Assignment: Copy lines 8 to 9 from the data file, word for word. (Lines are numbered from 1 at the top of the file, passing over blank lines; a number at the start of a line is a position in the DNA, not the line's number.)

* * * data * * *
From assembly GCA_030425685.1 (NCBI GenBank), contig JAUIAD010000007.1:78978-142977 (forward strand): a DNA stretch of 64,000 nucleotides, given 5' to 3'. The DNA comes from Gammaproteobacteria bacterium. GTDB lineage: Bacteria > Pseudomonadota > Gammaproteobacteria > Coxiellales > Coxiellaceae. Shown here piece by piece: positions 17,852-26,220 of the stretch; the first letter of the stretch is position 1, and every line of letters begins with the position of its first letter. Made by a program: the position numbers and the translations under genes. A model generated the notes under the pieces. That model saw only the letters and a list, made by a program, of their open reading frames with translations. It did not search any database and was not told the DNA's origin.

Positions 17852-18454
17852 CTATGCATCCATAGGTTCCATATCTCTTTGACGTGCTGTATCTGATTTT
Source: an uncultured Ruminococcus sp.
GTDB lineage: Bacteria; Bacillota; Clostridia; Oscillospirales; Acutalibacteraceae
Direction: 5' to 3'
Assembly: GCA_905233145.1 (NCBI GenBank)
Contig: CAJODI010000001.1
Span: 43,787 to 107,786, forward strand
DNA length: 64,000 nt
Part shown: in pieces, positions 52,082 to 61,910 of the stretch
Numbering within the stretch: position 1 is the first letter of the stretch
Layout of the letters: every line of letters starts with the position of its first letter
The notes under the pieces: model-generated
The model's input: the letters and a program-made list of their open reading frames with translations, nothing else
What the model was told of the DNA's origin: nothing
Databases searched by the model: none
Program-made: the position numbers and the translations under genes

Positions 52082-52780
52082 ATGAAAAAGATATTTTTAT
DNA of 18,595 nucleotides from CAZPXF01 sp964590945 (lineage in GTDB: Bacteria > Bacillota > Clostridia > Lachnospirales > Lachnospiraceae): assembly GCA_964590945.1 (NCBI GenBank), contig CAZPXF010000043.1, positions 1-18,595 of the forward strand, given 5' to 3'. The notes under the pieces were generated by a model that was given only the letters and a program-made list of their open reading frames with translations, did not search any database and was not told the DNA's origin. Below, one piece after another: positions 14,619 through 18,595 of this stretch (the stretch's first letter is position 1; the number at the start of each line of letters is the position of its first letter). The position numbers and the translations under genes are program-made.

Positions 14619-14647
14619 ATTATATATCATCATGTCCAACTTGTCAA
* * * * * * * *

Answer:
Contig: CAJODI010000001.1
Span: 43,787 to 107,786, forward strand